There are two ways out of that. One way, I think and Christians have found this, is that the New Testament does resolve a lot of these issues. If you're Christian I think, you know, you read it and you do find in the New Testament the loving and compassionate God, perhaps, who is a little bit absent in the Old Testament. Then for your Jews, though - and we don't really have that option - there's a long and honorable Jewish tradition of argument with God and of tussling with God. Some of my favorite passages are when humans are bickering with the Lord. The best one is when God is on his way to destroy Sodom and Gomorrah in Genesis, and he stops by the tent of Abraham and he says, I'm on my way to destroy Sodom and Abraham said, sort of bridles and rises up and says, what can you, you know, the most merciful God, you know, the great meter-out of justice, can you destroy the city if there are even 50 innocent people who lived there. And God sort of scratches his Godly head for a second and then says, yeah, I guess if there are 50 I can't do it. And Abraham says, what if there are 45? And God says, OK, not if they're 45. Abraham says, 40. And Abraham talks Him down.

BRAND: So, he's bargaining with God?

Mr. PLOTZ: He's bargaining in this moment of certain negotiation and argument is deeply moving and powerful, even - but God of course, is on the wrong side of it. God is on the side of collective punishment and genocide, and Abraham is on the right side. So it's an argument with the Lord as being a sort of faith and a form of religious practice.

BRAND: So, what are you trying to do with this book? You are - it's basically annotating, I guess, and then being a little cheeky about it, I have to say.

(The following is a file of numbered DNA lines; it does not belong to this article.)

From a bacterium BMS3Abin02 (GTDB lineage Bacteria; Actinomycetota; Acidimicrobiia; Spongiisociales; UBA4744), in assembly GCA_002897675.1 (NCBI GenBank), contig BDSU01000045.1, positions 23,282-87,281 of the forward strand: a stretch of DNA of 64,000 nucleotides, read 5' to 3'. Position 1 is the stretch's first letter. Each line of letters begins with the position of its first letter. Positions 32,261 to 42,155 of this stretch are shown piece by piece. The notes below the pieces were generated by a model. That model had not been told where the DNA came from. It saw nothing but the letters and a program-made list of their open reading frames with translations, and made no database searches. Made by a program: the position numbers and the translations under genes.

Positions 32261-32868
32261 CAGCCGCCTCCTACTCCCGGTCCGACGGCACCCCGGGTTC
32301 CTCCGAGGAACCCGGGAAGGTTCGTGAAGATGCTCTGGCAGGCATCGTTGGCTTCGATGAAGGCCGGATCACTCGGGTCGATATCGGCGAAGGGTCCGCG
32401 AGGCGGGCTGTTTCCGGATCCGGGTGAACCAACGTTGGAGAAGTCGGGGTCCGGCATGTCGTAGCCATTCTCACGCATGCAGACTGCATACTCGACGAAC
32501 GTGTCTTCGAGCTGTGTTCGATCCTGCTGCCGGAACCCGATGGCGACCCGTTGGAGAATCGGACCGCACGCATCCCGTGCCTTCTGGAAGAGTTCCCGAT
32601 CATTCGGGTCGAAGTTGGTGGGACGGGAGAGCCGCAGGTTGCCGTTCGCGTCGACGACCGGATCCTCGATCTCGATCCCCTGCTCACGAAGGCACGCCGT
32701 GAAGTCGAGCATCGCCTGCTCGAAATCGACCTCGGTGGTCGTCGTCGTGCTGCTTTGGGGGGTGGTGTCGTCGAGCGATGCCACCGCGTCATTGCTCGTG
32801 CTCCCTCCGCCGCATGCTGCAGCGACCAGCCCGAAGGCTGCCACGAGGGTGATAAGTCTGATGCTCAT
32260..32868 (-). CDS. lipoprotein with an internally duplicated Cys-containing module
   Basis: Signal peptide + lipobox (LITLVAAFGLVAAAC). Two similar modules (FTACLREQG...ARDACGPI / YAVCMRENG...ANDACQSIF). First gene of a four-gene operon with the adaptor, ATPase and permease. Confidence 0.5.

Mr. PLOTZ: Yes. The goal is to show what happens when an everyday person, when an average Joe, if you will, reads the book for the first time and encounters it directly. And so much of what the encounter we have for the Bible is mediated through rabbis or historians or anthropologists or priests or ministers, and there is very little direct congress with this book. And I'm hoping that just my, you know, my very naive and I hope funny in a reverent curiosity about this is infectious and it that makes people, you know, look twice at this book and remember how beautiful and how interesting and odd and glorious it is.

BRAND: Well, do you worry at all about being offensive or sacrilegious?

Mr. PLOTZ: People take offense, of course they take offense. But I don't think that my writing about the Bible is any more irreverent or funny or bawdy than what's already in there. So, going to the story of Elijah and the prophets of Baal this is great moment when Elijah, who's a Jewish prophet, is facing off against these wicked prophets who worship this false god, Baal. And they're having a contest to who can sort of get their god to do something. And the prophets of Baal, the 850 prophets of Baal are shouting and chanting and praying and renting their clothes and nothing is happening. And Elijah, like a kind of a Judean Don Rickles is making fun of them. He's saying, huh, where is your god now? Where is your god? Is he on a walk? Is he in the bathroom? And it's just a hilarious moment.

BRAND: So, you started this whole project off as an agnostic and I'm wondering after you finished this year-long meeting expedition of the Bible, did that change your opinion of either God or Judaism or your role in it?

Mr. PLOTZ: It did. My relationship with God is not a relationship of solace and peace anymore. It's a relationship of conflict. The atheist in my acquaintances say, you know, give it up, forget it. Who needs it? And then the Christians my acquaintance say come on, move on to the New Testament, accept Jesus. T hat will resolve it. But I do think that there is a great Jewish tradition of saying, you know, this is the tussle that we're in, and let's tussle together.

BRAND: David, thank you.

Mr. PLOTZ: Thank you, Madeleine.

BRAND: David Plotz is the author of the new book, "Good Book: The Bizarre, Hilarious, Disturbing, Marvelous and Inspiring Things I Learned When I Read Every Single Word of the Bible."

COHEN: Day to Day is a production of NPR News with contributions from I'm Alex Cohen.

BRAND: I'm Madeleine Brand.